... Since its initial publication, the UTAUT has been used in a variety of research studies to explore technology adoption, such as in video-based learning. (Mikalef et al, 2016) CRM systems looked into the factors that influence CRM system acceptance and use. (Pai and Tu, 2011) in social media (Curtis et al., 2010), It investigated how non-profit public relations professionals used social media resources in online banking (Abu-Shanab and Pearson, 2009), this study was carried out in order to gain a deeper understanding of the adoption of Internet banking. ...
... These review articles from the strategic adoption point have focused highly on individual components of 'Data Science'. In the recent past 'Big Data' (Ciampi et al. 2020;Günther et al. 2017;Mikalef et al. 2016Mikalef et al. , 2020aNelson and Olovsson 2016;Olszak and Mach-Król 2018;Wamba et al. 2015;Zhao-hong et al. 2018), 'Big Data and dynamic capabilities' (Rialti et al. 2019), 'Big Data business models' (Huberty 2015;Wiener et al. 2020), and 'Big Data assessment models' (Adrian et al. 2016) have been explored. Researchers have also focused upon 'Big Data Analytics' (Adrian et al. 2017;Al-Sai et al. 2020;Bogdan and Lungescu 2018;Inamdar et al. 2020;Maroufkhani et al. 2019;Mikalef et al. 2019a;Singh et al. 2021;Sivarajah et al. 2017), Artificial Intelligence (Alsheiabni et al. 2020;Borges et al. 2021;Keding 2020;Kitsios and Kamariotou 2021;Markus 2017), Business Analytics (Cao and Duan 2017), and Business Intelligence and Analytics (BI&A) (Chen et al. 2012;Eggert and Alberts 2020;Lautenbach et al. 2017;Llave 2017;Moreno et al. 2019;Sang et al. 2020). ...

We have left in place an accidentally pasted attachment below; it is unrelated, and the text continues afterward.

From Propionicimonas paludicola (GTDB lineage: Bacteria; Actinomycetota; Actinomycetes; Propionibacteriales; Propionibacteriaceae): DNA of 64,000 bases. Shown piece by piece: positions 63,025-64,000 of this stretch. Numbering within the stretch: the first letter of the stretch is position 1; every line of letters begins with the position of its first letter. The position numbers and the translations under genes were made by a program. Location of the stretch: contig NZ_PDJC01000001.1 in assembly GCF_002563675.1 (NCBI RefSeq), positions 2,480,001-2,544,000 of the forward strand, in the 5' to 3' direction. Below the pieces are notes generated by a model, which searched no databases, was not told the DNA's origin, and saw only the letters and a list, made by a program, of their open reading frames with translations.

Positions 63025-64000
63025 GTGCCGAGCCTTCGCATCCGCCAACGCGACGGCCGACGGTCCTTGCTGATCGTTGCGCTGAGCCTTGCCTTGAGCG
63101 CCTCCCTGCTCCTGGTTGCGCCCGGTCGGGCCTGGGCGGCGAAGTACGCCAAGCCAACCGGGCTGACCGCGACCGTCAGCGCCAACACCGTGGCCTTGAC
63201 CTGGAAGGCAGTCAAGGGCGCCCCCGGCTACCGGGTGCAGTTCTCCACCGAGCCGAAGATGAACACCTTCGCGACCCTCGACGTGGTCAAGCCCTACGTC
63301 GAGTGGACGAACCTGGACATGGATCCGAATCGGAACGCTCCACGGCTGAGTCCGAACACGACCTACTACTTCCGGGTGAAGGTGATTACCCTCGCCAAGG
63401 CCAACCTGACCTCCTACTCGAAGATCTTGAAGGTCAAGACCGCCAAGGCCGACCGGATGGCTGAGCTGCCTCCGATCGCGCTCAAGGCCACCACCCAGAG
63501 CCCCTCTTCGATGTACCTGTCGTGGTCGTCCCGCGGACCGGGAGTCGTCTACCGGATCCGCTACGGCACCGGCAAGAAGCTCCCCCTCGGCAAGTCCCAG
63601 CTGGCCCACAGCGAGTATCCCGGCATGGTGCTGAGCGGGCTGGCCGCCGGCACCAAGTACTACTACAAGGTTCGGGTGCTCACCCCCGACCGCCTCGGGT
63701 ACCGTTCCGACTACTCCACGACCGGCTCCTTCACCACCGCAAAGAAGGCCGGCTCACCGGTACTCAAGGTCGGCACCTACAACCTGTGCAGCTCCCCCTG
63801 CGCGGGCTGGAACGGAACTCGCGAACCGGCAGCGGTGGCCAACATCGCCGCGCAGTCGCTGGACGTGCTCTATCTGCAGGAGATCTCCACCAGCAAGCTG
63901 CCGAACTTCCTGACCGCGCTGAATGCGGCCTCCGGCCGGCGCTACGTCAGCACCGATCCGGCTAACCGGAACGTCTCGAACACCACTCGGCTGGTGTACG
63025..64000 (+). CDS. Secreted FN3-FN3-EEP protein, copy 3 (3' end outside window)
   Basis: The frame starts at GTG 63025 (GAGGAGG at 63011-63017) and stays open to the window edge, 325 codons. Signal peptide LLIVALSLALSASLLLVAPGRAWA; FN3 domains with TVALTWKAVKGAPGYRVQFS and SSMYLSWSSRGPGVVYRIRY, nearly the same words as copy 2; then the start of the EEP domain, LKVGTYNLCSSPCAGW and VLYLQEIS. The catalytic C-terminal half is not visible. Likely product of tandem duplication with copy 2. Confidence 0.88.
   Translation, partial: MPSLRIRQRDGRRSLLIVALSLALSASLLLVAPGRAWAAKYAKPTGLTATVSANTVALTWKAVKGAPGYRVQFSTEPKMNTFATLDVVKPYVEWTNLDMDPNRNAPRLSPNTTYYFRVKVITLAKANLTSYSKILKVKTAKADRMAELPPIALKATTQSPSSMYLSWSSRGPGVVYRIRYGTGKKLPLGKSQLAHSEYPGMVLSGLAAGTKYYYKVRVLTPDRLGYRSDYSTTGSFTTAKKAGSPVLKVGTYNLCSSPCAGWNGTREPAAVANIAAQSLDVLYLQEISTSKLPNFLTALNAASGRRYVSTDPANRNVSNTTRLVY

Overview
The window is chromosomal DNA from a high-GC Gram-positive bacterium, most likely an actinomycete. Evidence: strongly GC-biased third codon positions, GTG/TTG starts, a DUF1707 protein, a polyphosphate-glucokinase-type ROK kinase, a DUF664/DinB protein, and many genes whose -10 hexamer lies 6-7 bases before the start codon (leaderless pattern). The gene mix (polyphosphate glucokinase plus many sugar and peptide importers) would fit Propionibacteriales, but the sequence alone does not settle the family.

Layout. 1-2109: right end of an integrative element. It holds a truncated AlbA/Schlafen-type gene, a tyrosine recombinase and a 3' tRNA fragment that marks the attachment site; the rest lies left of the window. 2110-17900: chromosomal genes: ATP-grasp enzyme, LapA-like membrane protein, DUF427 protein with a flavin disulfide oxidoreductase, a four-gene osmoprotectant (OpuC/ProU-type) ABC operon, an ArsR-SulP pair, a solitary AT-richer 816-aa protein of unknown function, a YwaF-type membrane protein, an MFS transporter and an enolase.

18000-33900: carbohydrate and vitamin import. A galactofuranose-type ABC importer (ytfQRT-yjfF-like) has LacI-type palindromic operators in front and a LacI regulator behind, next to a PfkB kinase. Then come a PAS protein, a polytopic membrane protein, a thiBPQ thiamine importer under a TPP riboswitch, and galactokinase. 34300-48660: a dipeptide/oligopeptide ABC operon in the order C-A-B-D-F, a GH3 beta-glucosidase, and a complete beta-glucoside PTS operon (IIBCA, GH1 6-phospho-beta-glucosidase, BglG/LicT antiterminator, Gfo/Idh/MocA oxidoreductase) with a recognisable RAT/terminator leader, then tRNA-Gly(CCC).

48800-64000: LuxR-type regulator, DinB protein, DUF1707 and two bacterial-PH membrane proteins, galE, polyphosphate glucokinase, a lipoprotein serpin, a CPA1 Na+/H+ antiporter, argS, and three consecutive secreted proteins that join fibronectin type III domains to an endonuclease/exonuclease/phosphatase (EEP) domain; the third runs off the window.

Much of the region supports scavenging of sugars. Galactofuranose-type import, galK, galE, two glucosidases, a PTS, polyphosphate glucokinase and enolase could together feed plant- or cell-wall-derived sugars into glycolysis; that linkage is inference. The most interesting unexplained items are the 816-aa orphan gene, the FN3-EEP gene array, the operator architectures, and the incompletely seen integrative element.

Article
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While embracing digitalization that is further accentuated by the Covid-19 pandemic, the real business outcome is achieved through a robust and well-crafted ‘Data Science Strategy’ (DSS), as significant constituent of Enterprise Digital Strategy. Extant literature has studied the challenges in adoption of components of ‘Data Science’ in discrete for various industry sectors and domains. There is dearth of studies on comprehensive ‘Data Science’ adoption as an umbrella constituting all of its components. The study conducts a “Systematic Literature Review (SLR)” on enablers and barriers affecting the implementation and success of DSS in enterprises. The SLR comprised of 113 published articles during the period 1998 and 2021. In this SLR, we address the gap by synthesizing and proposing a novel framework of ‘Enablers and Barriers’ influencing the success of DSS in enterprises. The proposed framework of ‘Data Science Strategy’ can help organizations taking the right steps towards successful implementation of ‘Data Science’ projects.
... To achieve a better performance in complex environments, big data must be leveraged appropriately by firms, which need to develop distinctive and difficult-to-imitate capabilities (Gupta & George, 2016;Mikalef, Framnes, Danielsen, Krogstie, & Olsen, 2017;Mikalef, Ilias, Giannakos, Krogstie, & Lekakos, 2016;Pavlou & El Sawy, 2006;Wang, Kung, Wang, & Cegielski, 2017). Data acquisition investments alone are not sufficient to generate business value: firms need to develop a digital business strategy (Bharadwaj, El Sawy, Pavlou, & Venkatraman, 2013) -i.e. an organizational strategy formulated and implemented by leveraging digital resources to create differential value. ...
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In order to face the complexity of business environments and detect priorities while triggering contingency strategies, we propose a new methodological approach that combines text mining, social network and big data analytics, with the assessment of stakeholders' attitudes towards company core values. This approach was applied in a case study where we considered the Twitter discourse about core values in Italy. We collected more than 94,000 tweets related to the core values of the firms listed in Fortune's ranking of the World's Most Admired Companies (2013-2017). For the Italian scenario, we found three predominant core values orientations (Customers, Employees and Excellence) - which should be at the basis of any business strategy - and three latent ones (Economic-Financial Growth, Citizenship and Social Responsibility), which need periodic attention. Our contribution is mostly methodological and extends the research on text mining and on online big data analytics applied in complex business contexts.